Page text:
Wider Horizons
A $500,000 gift from the Métis Education Foundation to Lethbridge College will be directed to fund Métis Student Awards, ensuring that more than $20,000 will be awarded annually to Lethbridge College students starting this fall through awards of $3,500 each.

“This gift has four purposes,” said Lorne Gladu, CEO of Rupertsland Institute, the education, training and research institute of the Métis Nation of Alberta. “First, we wanted to encourage and assist Métis people to access post-secondary studies at Lethbridge College. We also wanted to increase the number of Métis people who enter and successfully complete post-secondary studies. In addition, we are looking to foster stronger linkages between academia and the Métis community. And finally, we are working to promote knowledge of Métis history and culture and culturally appropriate practices at Lethbridge College and to promote Lethbridge College’s offerings within Alberta’s Métis Community.”

Cost is often the largest obstacle for Métis individuals looking to further their education. Understanding this barrier, the Métis Nation of Alberta and the Rupertsland Institute have worked to establish Métis-specific endowments at post-secondary institutions in the province. The gift, which was announced at the launch of the college’s major fundraising campaign in May, will be used to alleviate financial need and to encourage post-secondary achievement by Métis students attending Lethbridge College.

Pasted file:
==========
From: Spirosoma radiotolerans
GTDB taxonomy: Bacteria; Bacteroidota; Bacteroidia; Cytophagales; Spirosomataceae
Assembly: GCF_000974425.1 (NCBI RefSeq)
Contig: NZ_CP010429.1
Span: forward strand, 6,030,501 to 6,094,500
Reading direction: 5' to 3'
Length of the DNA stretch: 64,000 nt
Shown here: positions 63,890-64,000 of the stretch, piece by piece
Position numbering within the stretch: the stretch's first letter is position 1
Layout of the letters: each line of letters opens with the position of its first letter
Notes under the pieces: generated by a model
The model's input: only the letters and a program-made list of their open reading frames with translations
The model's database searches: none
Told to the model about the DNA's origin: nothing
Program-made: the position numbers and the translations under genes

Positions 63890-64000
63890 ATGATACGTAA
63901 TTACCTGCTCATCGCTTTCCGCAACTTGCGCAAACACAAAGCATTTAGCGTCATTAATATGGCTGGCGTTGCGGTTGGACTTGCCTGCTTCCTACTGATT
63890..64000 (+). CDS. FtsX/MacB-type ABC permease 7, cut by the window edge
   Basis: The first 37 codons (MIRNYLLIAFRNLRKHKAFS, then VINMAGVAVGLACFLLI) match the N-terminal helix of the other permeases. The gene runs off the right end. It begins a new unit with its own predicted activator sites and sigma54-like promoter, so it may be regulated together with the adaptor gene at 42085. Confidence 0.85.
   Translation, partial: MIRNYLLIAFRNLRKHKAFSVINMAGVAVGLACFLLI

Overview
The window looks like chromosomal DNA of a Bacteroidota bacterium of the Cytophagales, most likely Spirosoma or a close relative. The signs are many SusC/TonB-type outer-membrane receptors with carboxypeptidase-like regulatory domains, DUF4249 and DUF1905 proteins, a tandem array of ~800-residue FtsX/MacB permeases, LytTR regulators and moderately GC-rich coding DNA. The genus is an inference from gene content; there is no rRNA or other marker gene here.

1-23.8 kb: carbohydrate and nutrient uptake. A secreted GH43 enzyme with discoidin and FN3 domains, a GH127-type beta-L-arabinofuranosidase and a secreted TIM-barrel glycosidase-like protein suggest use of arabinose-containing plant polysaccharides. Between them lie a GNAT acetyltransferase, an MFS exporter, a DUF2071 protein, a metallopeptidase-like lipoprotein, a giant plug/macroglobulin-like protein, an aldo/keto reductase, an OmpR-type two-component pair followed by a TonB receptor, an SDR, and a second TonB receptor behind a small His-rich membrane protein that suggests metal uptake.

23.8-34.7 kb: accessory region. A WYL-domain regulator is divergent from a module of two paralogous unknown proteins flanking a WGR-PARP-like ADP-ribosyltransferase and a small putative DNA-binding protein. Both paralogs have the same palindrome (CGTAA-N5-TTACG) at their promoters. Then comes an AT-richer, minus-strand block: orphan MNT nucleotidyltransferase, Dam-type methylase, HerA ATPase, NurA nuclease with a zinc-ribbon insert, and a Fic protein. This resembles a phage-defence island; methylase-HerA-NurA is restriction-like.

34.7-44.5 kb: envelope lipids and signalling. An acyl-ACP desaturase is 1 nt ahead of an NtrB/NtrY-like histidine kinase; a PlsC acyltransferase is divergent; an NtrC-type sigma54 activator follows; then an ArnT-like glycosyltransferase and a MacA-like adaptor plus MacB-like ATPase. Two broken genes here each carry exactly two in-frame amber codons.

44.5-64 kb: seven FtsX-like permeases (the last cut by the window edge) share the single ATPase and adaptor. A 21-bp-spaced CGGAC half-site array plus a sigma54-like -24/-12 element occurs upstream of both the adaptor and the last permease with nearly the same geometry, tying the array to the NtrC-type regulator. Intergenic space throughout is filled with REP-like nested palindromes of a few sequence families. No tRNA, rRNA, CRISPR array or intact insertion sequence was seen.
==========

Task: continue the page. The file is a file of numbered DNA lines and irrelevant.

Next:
“It is extremely gratifying to see support for our Métis students in post-secondary studies extend across Alberta into the southern regions of our province,” said Yvonne Poitras Pratt, PhD, former Associate Director, Métis Education and Advancement.

With this gift to Lethbridge College, the total amount of endowments given through the Métis Education Foundation has grown to $14.5 million. As the interest earned on the principal value is disbursed annually as awards, these endowments are set up to support Métis students in perpetuity. Lethbridge College has seen its First Nations, Métis and Inuit (FNMI) student numbers grow steadily over the course of the last four years. Last fall, 319 FNMI students enrolled at the college, making up seven per cent of its overall student population; 63 of those students were Métis.

“Lethbridge College offers a ‘circle of services’ to assist our FNMI learners to be successful in their journeys of pursuing a post-secondary education,” said Dr. Paula Burns, Lethbridge College president and CEO. “This donation will further increase accessibility to post-secondary education for students from underrepresented populations and expand the Métis representation on our campus.”
Wider Horizons
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